There are few things to remember if you encounter bears in the wild: remember that they’re more afraid of you than you are of them; make a lot of noise to announce your presence and encourage them to move away; never go near cubs if you can avoid it. What’s the protocol, though, when you’re pretty safe and secure— say, inside a car, watching a bear on the other side of a fence through the car window? Most of us would probably simply admire the wild creature and maybe take a few pictures. When the occupants of this car came upon a Kodiak bear – also known as the Alaskan Brown Bear – at the Olympic Game Farm in Sequim, Washington, somebody definitely grabbed the video camera, but one of the women in the group decided to do something a little unexpected.

Yes, she’s waving goodbye to the bear! It’s a warmhearted, friendly gesture that’s also just a little silly and whimsical— pretty similar, really, to what a lot of us might do, since our “experiences” with bears usually come from cartoons or videos of them being adorable or innocently showing up in unexpected places. So her behavior makes sense. The way the bear responds, though, has to be seen to be believed.

Yes, like Winnie-the-Pooh sprung to real life, that bear’s happily and adorably waving back! We’ve seen bears imitate human behavior before, but this encounter’s really something special. What’s going on here? According to BearSmart.com:

Bears are very curious and will inspect odours, noises and objects to determine if they are edible or playable. Standing up on its hind legs allows a bear to get more information from its senses of smell, sight and hearing. It is a sign of curiosity, not aggression [. . .] Bears can be very social [. . .] The bears of a region are usually familiar with one another and meetings consist of complex social exchanges. Some bears like each other and other simply don’t tolerate one another in their respective home ranges – not unlike people’s relationships with each other [ . . .] Bears habituate, or become accustomed, to people just like they do other bears. Because plentiful food resources can be localized – salmon in a stream or berries on a mountainside – bears have evolved behaviour that allows them to tolerate each other at close distances. This behaviour is transferred to their relationship with humans. If they are not shot or harassed, bears habituate to people the same way they do to each other.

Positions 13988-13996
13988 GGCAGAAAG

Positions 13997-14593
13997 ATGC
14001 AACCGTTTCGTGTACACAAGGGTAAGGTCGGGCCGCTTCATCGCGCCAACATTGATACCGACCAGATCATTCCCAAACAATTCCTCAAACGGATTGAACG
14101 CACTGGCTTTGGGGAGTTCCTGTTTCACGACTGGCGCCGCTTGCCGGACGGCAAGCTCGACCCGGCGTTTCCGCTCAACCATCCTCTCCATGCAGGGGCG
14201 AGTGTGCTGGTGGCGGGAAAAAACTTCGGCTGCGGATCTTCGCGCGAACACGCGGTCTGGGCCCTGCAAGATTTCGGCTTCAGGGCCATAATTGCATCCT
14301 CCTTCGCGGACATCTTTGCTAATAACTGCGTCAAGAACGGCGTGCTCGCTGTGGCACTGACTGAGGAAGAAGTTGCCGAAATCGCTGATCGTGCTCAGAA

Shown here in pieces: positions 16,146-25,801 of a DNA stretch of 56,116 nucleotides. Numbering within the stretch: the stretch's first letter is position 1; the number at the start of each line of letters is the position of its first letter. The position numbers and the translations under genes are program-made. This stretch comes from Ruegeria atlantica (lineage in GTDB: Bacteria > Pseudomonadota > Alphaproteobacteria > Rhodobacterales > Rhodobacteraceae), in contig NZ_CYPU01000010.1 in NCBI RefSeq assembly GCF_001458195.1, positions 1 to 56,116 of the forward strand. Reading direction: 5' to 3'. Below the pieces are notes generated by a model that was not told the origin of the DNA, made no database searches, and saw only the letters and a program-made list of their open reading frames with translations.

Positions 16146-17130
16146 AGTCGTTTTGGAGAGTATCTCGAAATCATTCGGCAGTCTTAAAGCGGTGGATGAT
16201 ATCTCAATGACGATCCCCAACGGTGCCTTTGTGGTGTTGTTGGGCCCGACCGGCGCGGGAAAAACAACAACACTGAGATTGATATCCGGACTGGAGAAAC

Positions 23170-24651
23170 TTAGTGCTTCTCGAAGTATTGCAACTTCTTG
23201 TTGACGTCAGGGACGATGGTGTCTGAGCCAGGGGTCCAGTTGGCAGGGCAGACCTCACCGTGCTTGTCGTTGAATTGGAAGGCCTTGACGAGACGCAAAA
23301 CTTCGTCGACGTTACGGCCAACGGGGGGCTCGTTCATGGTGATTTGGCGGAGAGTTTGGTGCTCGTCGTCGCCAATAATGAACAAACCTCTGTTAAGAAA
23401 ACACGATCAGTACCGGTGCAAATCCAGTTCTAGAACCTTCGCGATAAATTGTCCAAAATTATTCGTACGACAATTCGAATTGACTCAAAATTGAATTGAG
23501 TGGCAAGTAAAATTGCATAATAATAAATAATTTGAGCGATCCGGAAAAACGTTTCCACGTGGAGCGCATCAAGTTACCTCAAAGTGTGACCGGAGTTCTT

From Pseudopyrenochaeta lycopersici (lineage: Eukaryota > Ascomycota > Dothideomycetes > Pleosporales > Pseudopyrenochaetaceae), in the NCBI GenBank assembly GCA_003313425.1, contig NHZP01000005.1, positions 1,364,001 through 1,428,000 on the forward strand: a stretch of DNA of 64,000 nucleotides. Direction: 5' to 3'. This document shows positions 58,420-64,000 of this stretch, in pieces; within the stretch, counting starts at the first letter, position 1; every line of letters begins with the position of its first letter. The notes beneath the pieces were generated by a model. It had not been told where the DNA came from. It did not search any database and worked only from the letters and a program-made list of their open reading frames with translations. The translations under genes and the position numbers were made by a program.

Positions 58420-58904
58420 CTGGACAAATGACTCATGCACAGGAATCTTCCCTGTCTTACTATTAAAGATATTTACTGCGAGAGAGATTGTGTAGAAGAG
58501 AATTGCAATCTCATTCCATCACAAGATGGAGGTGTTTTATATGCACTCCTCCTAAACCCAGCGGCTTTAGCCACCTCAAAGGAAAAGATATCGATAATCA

It looks like one of those habituated behaviors just might be waving. It’s a sweet reminder that there’s still so much to learn about our natural world, and so much to respect about animals we’re only beginning to understand. Since we shouldn’t seek out animals in the wild, even on nature preserves or in parks, enjoy the adorable actions via the full video.